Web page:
Introduction to Monero Part 1 (The Need for Monero)

The need for Monero. Transactions on the Monero Network vs transactions on the Bitcoin network.

 

Monero is an open-source cryptocurrency that has privacy as its main differentiator from other cryptocurrencies. Riccardo Spagni and six other developers launched Monero in April of 2014 as a hard folk from Bytecoin. The reason for the hard fork was lack of transparency about the mining of bytecoins. Some evidence on the online forums suggested that about 80% of bytecoins were premined, which was the main reason for the creation of Monero. Developers of Monero didn’t set aside any coins for themselves and used donations as the main way of funding of the development of the coin.

 

The need for Monero

In the whitepaper that introduced Monero to the public, its developers argued that while bitcoin has successfully implemented the concept of electronic cash into reality, bitcoin had several problems and the easiest way to solve them was to introduce a new currency to the market.

Bitcoin proved that using a digital currency can be easy and convenient. However, the Bitcoin network is very inflexible and suffers from scalability issues. On the Bitcoin network, the main blockchain contains a record of all the transactions that have ever occurred on the network. While this approach has worked during the first few years of the existence of the Bitcoin network, in 2016 and 2017 transaction fees started growing exponentially because the demand to include the transactions into the main Bitcoin blockchain has been much higher than the supply. The size of a block on the Bitcoin blockchain is 1 megabyte and the blockchain aims to grow at a speed of 1 block per 10 minutes, which means that Bitcoin can process between 3 and 7 transactions per second. Compare this number to the processing power of Visa Financial Network, which is over 20,000 transactions per second, and the problem becomes obvious.

Another big problem with Bitcoin is that the network is very transparent. All the transactions become a part of the Bitcoin blockchain and are accessible to anyone. Every wallet on the Bitcoin blockchain can generate an unlimited number of public addresses and it is possible to use a new address for each new transaction. However, this doesn’t guarantee privacy because if a third-party knows some details about a transaction, such as time or amount, it can use Bitcoin blockchain explorer such as https://blockchain.info/ to find information about the transaction. In many instances, organizations and individuals would use the same Bitcoin address to collect donations. By searching the Bitcoin blockchain for the address, it is possible to get a full history of donations for the address, including times and amounts of the donations.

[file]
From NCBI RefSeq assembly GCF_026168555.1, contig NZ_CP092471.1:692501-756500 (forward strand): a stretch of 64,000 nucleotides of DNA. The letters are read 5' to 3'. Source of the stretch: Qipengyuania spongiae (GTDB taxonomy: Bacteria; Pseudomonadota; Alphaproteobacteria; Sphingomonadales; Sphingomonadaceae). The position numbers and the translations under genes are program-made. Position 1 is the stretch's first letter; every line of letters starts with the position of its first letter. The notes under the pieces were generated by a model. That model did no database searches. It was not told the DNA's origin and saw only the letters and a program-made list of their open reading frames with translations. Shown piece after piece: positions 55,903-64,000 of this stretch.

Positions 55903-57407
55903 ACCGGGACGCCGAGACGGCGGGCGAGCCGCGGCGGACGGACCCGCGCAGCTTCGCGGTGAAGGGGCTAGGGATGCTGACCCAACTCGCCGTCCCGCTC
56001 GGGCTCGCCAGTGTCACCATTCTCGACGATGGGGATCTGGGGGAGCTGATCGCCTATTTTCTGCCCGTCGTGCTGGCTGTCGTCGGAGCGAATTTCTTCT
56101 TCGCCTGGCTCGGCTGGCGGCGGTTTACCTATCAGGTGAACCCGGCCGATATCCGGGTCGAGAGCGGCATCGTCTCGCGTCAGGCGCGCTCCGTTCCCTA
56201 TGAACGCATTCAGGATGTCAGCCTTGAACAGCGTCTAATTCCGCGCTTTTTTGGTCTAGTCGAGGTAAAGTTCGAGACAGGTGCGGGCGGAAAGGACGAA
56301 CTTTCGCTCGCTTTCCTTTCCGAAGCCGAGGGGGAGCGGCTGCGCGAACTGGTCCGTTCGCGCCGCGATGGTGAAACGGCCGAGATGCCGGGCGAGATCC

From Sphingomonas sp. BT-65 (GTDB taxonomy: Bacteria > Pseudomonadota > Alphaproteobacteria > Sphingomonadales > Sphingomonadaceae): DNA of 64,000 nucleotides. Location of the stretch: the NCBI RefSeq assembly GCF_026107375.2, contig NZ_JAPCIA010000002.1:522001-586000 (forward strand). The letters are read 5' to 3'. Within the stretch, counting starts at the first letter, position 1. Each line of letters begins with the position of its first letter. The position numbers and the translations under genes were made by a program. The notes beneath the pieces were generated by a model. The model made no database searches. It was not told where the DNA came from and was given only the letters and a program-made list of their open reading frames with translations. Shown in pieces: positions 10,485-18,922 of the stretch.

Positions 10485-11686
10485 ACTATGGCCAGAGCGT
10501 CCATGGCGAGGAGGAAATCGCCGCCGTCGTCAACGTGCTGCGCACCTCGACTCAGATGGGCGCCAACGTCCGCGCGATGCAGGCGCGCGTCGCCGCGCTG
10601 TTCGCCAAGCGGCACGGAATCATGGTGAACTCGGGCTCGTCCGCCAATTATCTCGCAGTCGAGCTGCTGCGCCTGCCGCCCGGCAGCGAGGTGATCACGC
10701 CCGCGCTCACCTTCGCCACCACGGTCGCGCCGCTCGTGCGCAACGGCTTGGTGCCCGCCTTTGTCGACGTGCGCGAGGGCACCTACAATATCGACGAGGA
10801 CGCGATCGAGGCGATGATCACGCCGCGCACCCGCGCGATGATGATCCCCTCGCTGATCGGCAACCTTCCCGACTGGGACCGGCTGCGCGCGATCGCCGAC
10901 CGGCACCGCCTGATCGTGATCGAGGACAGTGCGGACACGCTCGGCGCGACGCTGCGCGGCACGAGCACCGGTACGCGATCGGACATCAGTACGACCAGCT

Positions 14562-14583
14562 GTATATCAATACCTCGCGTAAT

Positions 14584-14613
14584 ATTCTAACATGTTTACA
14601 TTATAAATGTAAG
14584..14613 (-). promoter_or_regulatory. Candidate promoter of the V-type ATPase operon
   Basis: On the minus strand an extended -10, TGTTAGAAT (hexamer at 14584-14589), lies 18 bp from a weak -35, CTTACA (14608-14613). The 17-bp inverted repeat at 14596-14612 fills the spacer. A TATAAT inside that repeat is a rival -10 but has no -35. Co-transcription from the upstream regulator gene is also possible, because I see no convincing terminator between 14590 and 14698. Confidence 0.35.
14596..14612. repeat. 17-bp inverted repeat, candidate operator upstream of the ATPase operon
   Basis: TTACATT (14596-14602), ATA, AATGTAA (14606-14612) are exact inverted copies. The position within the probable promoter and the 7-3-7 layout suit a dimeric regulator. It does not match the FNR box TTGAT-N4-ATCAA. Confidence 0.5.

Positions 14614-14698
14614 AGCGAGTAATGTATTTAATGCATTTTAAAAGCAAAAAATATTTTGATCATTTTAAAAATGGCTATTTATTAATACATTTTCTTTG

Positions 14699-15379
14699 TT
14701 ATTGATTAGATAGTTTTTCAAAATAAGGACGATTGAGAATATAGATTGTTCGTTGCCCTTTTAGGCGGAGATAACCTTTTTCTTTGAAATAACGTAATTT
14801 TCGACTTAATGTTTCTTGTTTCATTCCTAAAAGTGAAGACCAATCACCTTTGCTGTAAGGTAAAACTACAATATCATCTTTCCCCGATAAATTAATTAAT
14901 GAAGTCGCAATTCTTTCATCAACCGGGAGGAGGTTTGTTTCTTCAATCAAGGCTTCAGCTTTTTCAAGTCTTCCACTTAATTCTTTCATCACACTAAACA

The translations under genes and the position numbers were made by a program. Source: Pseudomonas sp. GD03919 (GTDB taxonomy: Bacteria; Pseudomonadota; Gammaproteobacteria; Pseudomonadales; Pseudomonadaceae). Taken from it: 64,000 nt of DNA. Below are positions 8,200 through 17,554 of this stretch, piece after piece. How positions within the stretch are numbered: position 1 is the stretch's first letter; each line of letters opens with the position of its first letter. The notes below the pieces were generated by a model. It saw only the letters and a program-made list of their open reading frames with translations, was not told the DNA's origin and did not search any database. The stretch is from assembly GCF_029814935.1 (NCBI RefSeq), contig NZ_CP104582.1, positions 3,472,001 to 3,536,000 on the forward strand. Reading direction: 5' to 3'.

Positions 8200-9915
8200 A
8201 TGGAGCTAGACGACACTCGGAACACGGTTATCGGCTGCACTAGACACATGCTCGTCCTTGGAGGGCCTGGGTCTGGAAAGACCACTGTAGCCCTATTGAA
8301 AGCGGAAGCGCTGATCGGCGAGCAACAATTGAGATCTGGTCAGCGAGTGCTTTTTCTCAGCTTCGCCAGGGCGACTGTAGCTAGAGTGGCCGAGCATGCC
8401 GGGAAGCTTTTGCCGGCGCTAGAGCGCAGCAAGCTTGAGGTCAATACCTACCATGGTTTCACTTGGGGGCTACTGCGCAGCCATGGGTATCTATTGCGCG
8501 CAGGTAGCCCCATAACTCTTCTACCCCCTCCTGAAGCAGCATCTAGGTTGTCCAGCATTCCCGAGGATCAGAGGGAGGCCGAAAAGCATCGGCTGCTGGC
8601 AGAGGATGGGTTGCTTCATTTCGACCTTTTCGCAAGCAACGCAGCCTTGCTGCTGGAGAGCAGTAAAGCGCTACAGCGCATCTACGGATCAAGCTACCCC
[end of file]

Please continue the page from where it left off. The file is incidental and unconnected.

In 1991, Tatsuaki Okamoto and Kazuo Ohta described six properties of a perfect electronic cash system. The two of the properties that Bitcoin doesn’t have are untraceability and unlinkability. Untraceability means that it is impossible for anyone to determine where the funds in a transaction came from and the probability of funds coming from a user on the network is equal to the probability of the funds coming from any other user on the network. Unlinkability is similar to untraceability but deals with the receiving end in a transaction. Unlinkability means that for any two transactions that have occurred on a network it is impossible to prove that they went to the same destination.

On the Bitcoin network, because every transaction becomes a part of the blockchain and details of a transaction become publicly visible, it is possible to tell both the origin and the destination for the transaction. Even if two participants of the Bitcoin network engage in a transaction via an indirect way, it is possible to research transactions on the Bitcoin network so that they would be linked to each other. This is the reason why Bitcoin is not fully anonymous.

There are two ways to anonymize the transactions on the Bitcoin blockchain. They have distributed methods and mixing services, but both ways suffer from the same issue: they require a trusted third party. This requirement contradicts the philosophy and mission of Bitcoin, which are to enable direct peer-to-peer transactions between parties that do not have a relationship of trust between them.

 

How transactions work on the Monero network

When it comes to the general structure, transactions on the Monero network work similarly to Bitcoin. A user can create an input for a new transaction by combining several outputs from the previous transactions or use just one output. Then, the user signs the transaction with a private key and sends it out.

On the Bitcoin network, a user has a unique private key and a unique public key. Monero network works in a different way: a user generates a public key for a transaction using a one-time public key related to the address of the recipient in the transaction and some random data. This makes transactions on the Monero network both untraceable and unlinkable. On the Bitcoin network, it is possible to use the same address for a number of transactions. This is not possible with Monero. The concept of “address reuse” doesn’t even exist on the network. No observer can ever determine where a transaction originated or who was the recipient in the transaction.

An incoming transaction for the same user uses a one-time public key that is not associated with a unique address, making the transaction unlinkable. Only the recipient of the transaction can recover the funds by using a unique private key.

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